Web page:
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Echinococcus eggs

David Green dgreen at sbsnov1.auckland.ac.nz
Thu Jul 20 01:01:17 EST 1995

In article <95071821043575 at lewis.umt.edu>, bi_vac at LEWIS.UMT.EDU wrote:

> Hi. Does anyone know of any documented cases of Echinococcus eggs being
> aerosoled from canid scats?  I've been asked this question by a person
> who has analysed the contents of over 3000 wolf scats from Canada and
have advised 
> him to autoclave his samples.  Also, he has samples shipped via UPS from the
> field - any health problems here that anyone knows about.  I am only aware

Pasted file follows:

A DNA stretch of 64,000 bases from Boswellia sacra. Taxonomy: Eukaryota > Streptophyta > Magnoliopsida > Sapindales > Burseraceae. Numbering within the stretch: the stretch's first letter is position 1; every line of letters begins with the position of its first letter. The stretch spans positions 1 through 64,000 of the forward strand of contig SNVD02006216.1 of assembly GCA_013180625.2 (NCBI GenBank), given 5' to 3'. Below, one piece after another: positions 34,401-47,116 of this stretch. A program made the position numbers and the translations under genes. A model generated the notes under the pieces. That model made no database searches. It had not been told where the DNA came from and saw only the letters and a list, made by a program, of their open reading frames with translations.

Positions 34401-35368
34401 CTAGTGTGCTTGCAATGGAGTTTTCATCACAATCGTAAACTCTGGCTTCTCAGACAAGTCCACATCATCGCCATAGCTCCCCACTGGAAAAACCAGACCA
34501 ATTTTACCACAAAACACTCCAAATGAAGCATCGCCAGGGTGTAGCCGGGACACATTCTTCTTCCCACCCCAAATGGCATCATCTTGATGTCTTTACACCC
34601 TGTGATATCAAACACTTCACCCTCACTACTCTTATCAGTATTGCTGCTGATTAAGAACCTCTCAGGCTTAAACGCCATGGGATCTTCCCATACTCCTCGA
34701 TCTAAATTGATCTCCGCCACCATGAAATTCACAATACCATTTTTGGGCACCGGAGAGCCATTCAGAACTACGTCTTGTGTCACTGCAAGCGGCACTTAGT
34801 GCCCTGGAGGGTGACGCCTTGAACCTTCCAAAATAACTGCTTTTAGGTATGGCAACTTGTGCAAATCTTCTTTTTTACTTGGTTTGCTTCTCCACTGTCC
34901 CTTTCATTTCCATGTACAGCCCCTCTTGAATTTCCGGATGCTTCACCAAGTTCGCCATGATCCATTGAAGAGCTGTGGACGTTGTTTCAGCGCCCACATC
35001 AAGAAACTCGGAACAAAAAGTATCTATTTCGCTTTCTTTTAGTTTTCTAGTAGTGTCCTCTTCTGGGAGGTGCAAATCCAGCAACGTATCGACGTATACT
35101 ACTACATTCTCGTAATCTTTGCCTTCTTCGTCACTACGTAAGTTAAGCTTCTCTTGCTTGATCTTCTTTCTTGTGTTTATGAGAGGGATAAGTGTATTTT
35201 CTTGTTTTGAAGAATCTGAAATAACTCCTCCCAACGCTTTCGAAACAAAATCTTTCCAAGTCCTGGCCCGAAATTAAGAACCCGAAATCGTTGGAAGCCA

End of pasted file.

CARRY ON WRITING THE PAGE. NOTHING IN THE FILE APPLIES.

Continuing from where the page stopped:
> of anecdotal cases of hydatidosis being contracted from collected scats and
> would be interested in knowing if there are confirmed cases.  Any help would
> be appreciated.  Thanks.
> Vince Connors
> Division of Biological Sciences
> University of Montana

The last edition of <Parasitologie> Parey 1992 (ed Eckert et al.) says
that people like hunters or fur preparators who work with furs of Foxes
should wear masks to protect themselves of Echinococcus eggs. The authors
of this book must apparentely know cases of airborne echinococcosis. It
would be the best idea to ask Prof J Eckert, Institut f. Parasitologie d.
Universitaet Zuerich, Winterthurerstr. 266, 8057 Zuerich in Switzerland
for further advice. He is one of the experts on E. granulosus

Walter Regli
environmental Microbiology
University of Auckland NZ

David Green
School of Biological Sciences
University of Auckland
New Zealand

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